Table of Contents Page
Executive Summary 2
Table of Figures
Figure 1 GSV 5
Figure 2 Refueler and Depot 7
Figure 3 Refueling Scenario 8
Figure 4 RSV 14
Table 1 Distribution of active satellites 4
Table 2 GEO Servicing opportunities 4
Table 3 GSV mass breakdown 6
Table 4 Power Budget 9
Table 5 Cost of Refueler/Depot 11
Launching a satellite into space with a mission to service other satellites is a plausible idea. Servicing a satellite means to somehow make it so a satellite’s design life ...view middle of the document...
1 Add that to the 4–5% failure rate of launch vehicles and this calculates to almost one out of seven satellites failing before EOL.2
In an effort to limit these failures industry designers are obligated to use what is called legacy hardware on space systems. This means that the hardware has to be proven in the environment of space. NASA is one example how systems can become legacy. They use technology readiness levels (TRL) for measuring the maturity of a system.3 They use a scale of 1–9 with most spacecraft designs needing a TRL of at least 8 to insure “flight qualified” hardware.4 These techniques help to reduce risk, it also negatively effects satellite performance and stalls improvement.5
Another way to limit risk along with using legacy hardware is to utilize on-orbit servicing. There have been a number of on-orbit servicing starting in 1984 (the Solar Maximum Mission Satellite) 6. Probably the most famous on-orbit servicing was the Hubble Space Telescope. Many of the manned space operations have included satellite servicing. These missions have proved that it is possible to service satellites after launch. However, they were all made by human intervention. The benefits of on-orbit services have not been offered to satellites outside of human reach. The question arises as to whether or not it is possible to service satellites without human presence. Research has proven that it is technically possible and much cheaper if done in geostationary orbit (GEO).7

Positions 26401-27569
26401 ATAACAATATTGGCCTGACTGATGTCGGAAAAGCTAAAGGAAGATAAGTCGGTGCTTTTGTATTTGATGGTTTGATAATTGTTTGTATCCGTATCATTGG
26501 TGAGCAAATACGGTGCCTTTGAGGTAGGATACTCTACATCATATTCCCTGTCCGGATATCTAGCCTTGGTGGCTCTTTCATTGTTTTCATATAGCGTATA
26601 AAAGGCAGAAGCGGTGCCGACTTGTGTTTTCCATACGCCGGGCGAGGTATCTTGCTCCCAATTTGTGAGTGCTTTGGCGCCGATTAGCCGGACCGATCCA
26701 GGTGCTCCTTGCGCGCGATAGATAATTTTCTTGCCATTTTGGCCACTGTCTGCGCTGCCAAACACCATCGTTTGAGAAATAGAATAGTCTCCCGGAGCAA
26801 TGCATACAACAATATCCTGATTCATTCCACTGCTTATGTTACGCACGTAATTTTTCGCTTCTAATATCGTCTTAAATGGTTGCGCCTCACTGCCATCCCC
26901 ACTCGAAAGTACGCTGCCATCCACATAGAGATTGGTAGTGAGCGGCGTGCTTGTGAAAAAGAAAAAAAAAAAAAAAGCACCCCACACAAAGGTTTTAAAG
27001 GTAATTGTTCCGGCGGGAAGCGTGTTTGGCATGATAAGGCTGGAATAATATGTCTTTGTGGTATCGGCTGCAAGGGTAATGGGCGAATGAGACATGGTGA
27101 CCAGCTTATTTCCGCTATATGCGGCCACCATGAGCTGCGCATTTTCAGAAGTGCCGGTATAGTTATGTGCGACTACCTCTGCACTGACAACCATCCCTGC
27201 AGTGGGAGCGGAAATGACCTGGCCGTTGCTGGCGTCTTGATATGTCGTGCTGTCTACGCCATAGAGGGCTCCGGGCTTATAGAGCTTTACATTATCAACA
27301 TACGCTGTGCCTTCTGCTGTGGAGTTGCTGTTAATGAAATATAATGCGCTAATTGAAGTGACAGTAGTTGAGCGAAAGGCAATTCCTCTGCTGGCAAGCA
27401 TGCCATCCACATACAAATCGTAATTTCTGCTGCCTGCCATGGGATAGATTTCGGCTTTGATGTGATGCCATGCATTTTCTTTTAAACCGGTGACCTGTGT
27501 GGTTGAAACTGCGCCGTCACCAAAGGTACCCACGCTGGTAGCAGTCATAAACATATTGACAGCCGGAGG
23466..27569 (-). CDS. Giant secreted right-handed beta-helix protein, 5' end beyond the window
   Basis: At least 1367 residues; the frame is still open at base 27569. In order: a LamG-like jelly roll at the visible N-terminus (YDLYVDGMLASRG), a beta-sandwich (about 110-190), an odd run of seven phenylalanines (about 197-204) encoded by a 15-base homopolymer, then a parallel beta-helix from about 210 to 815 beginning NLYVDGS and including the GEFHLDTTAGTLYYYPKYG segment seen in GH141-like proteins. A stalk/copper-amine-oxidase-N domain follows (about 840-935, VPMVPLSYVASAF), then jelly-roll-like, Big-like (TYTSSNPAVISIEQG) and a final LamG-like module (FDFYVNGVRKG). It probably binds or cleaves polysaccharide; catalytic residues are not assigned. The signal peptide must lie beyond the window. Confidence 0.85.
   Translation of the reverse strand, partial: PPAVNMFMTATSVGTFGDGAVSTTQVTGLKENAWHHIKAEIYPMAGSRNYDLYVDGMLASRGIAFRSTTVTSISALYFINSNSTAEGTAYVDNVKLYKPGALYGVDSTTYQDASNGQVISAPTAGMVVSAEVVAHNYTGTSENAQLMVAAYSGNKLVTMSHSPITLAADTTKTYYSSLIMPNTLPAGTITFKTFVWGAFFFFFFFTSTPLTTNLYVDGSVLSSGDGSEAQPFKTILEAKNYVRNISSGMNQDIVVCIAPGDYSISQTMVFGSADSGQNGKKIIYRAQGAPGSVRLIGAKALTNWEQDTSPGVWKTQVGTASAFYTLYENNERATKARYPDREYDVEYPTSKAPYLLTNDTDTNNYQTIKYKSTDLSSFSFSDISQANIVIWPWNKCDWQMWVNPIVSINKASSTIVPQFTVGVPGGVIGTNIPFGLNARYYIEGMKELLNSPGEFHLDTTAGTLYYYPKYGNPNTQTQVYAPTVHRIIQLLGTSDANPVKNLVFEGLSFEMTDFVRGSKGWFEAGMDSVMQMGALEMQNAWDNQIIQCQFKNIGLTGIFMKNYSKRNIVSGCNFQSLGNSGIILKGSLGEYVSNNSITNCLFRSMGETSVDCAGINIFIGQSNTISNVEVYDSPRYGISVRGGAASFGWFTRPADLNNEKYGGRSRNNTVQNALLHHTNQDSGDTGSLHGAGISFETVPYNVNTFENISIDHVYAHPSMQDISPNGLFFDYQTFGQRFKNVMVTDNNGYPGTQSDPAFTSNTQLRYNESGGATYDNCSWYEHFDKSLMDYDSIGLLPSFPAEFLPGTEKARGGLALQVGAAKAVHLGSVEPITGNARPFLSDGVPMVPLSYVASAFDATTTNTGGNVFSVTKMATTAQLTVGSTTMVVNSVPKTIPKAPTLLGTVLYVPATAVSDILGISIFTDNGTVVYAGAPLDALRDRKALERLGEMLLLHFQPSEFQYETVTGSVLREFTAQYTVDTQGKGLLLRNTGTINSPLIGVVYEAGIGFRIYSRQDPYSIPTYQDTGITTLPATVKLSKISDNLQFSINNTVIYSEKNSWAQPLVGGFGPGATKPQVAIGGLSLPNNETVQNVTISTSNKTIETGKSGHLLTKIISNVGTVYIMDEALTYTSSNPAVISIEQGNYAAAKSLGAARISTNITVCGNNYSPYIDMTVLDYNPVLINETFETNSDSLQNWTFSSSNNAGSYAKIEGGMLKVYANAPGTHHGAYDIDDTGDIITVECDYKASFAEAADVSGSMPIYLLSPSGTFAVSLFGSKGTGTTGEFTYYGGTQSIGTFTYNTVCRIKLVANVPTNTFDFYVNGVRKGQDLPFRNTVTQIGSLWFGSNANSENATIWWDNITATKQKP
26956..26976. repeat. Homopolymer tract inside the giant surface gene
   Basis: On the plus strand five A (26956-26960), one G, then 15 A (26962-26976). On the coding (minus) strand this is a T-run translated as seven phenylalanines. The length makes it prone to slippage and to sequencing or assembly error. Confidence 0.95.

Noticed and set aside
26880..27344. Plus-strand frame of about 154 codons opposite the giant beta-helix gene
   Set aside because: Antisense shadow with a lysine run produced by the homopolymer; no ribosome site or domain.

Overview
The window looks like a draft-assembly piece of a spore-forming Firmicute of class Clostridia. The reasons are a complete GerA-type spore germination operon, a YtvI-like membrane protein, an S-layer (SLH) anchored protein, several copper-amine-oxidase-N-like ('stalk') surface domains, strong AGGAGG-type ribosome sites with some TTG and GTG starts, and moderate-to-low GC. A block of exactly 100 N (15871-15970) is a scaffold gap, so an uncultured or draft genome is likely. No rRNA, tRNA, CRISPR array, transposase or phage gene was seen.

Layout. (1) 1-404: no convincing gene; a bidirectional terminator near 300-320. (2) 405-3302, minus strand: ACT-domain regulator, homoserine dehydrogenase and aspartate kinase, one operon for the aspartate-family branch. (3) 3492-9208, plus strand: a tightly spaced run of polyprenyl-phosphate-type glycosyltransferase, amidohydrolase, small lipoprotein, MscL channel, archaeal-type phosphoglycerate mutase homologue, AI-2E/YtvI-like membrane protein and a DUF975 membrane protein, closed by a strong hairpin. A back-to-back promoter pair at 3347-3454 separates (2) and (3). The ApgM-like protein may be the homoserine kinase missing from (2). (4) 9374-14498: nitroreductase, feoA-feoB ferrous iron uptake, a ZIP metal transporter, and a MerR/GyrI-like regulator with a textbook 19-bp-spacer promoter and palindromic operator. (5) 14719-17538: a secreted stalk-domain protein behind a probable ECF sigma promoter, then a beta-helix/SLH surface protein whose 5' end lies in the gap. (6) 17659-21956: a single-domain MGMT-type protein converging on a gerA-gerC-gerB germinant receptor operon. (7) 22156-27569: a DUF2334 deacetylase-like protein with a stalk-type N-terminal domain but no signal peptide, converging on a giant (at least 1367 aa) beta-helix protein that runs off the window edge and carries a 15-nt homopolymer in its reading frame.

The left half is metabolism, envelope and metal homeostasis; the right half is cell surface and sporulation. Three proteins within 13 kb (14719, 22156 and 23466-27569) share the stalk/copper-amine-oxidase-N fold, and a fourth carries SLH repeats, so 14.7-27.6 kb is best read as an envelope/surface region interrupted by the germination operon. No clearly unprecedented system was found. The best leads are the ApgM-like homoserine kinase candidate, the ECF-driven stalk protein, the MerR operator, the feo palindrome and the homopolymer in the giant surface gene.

The mission of the On-orbit Servicing Satellite (OSS) will be to relocate and restore a failing satellite. An example of relocation would be taking a dead satellite into a disposal orbit or stationing a satellite into a mission orbit after launch vehicle failure. An example of restoring a satellite would be refueling or proximity operations to discover how a satellite failed. An example of this might have been a rescue of Milstar 3 which failed to reach its operational slot in GEO due to an upper stage failure. This on-orbit servicing might have saved $1.2 billion8.
Refueling operations could be done for the purpose of lifetime extension, performing extra maneuvering of a spacecraft, and station-keeping. In October 1984, the crew of Challenger on STS-41G performed on-orbit refueling by transferring 60 kg of hydrazine between two pallet-mounted tanks9.
Table 1 General distribution of active satellites10
LEO MEO GEO Elliptical Total
Astronomy 53 0 1 17 71
Communications 203 2 318 11 534
Earth observation 87 0 23 2 112
Navigation 9 44 3 0 56
Total 352 46 345 30
Table 1 shows the distribution of satellites in different orbits. The vast majority of active satellites are found in LEO and GEO. This would make the conclusion that the most likely place to put a servicing satellite would be either LEO or GEO. With the plethora of space junk in LEO it would be more reasonable to put the OSS in GEO.
Table 2 Annual number of GEO servicing...